Sven: It was difficult at first because he had been playing it that way for his whole life. I suppose it’s like asking a drummer to play with only the right hand when he usually uses all limbs, or asking a pianist to use only two fingers of the right hand. But then it finally worked, so I was able to record the nyatiti alone, have the nyatiti recording in his head phones then he sang on top. For me it was great to have this music divided into voice and nyatiti, that way I could use some bars for just voice and some with just nyatiti, making it easy for me to find new structure.
Which of the two regions did you find easier or more difficult to fuse with western styles? How did you find the key or meter?
By listening to it over and over again. I think it doesn’t depend on the region. From the first second, I was very impressed by Anastasia, Ogoya Nengo, because I have never heard that kind of singing before. I think I spent most of the time on this track because it took me a long time to realize where the pulse was, when she was singing while accompanying herself with a shaker, everything was clear but when the shaker disappeared then I was totally lost. In some recordings she clapped the quarter-notes and this gave me a hint.
How do the local artists benefit from the project?
We set up a contract with the musicians that they get a recording fee. We share the copyrights equally. There is no connection between the copyright society in Germany, GEMA and the MCSK. In such a case, GEMA would send the money to UK and UK would send to MCSK. Officially, we have agreed that 100% comes to me and then I would in turn share it out to the local artists involved; otherwise the music society in UK and Kenya would have got a lot of that money, which doesn’t make sense. Also, Ogada Oganga was invited to Europe. He played in 27 concerts and got some good money. [Ogoya Nengo was also invited to perform at the E se Festival in New York, but at the last minute she was denied a visa.] It’s good that people like Ogoya Nengo and Ogada Oganga would get this kind of attention.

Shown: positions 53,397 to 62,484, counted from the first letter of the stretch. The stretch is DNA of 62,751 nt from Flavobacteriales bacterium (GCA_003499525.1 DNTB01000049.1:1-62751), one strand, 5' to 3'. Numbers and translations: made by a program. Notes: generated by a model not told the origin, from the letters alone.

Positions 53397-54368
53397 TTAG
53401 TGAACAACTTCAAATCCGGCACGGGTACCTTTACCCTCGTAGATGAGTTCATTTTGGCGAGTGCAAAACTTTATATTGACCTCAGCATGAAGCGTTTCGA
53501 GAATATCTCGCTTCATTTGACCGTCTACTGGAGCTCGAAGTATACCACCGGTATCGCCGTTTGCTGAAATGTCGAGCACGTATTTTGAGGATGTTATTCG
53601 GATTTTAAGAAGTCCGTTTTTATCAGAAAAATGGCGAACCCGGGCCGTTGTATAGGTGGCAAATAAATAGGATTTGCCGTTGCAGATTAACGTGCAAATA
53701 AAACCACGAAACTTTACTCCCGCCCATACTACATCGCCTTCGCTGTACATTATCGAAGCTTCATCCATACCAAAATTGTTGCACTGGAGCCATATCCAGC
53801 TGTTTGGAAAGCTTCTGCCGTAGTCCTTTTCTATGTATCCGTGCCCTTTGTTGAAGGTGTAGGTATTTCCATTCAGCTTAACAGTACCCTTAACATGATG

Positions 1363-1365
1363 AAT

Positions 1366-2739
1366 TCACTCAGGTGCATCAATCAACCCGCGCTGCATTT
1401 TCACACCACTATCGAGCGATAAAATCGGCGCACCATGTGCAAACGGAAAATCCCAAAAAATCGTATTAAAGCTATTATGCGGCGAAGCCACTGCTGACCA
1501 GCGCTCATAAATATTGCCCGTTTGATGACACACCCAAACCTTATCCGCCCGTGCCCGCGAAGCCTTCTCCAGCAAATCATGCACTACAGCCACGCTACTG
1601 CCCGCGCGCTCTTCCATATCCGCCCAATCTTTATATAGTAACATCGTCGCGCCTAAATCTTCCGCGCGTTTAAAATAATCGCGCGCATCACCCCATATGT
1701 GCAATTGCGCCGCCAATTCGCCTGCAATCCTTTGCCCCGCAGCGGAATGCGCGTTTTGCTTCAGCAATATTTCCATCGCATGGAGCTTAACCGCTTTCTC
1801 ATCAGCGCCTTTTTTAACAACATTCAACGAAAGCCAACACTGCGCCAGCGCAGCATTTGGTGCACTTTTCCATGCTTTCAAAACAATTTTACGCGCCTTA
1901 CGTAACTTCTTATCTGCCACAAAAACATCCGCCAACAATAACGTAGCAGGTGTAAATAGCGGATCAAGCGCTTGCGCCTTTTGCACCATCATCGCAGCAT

We need more dodo singers among the youth. Maybe it should be taught in schools at the Lake region. How else can we preserve our traditional music culture?
This generation now is strongly influenced by Facebook, Youtube… they all have mobile phones and therefore they’re getting more and more inspired by western music like hip hop and RnB. It’s not about changing traditional music; it’s more about neglecting traditional music - not using it any more. This is the real problem, because it’s very important for cultural identity.
What’s next for you?
My new album, Scarlet Pitch Dreams, is ready. Soon, I have a theatre pieces based on Peter and the Wolf, playing drums and marimba. End of May, I will travel to south Japan, to Okinawa, my first time to go to Asia. The music there is totally unique; it is inspired by Japan, China and Taiwan. Then I will do another album on recordings of Japan. In December, I will work with Antje Pfundtner on a contemporary dance piece based on Tchaikovsky’s Nutcracker.
The Kenya Sessions, opens our minds to Kenya’s rich musical culture, but it also demonstrates music creativity and innovation. It takes traditional music out the huts and into our hearts.
Watch Ogoya Nengo and Sven Kacirek here http://www.youtube.com/watch?v=DIDyRE9zjAM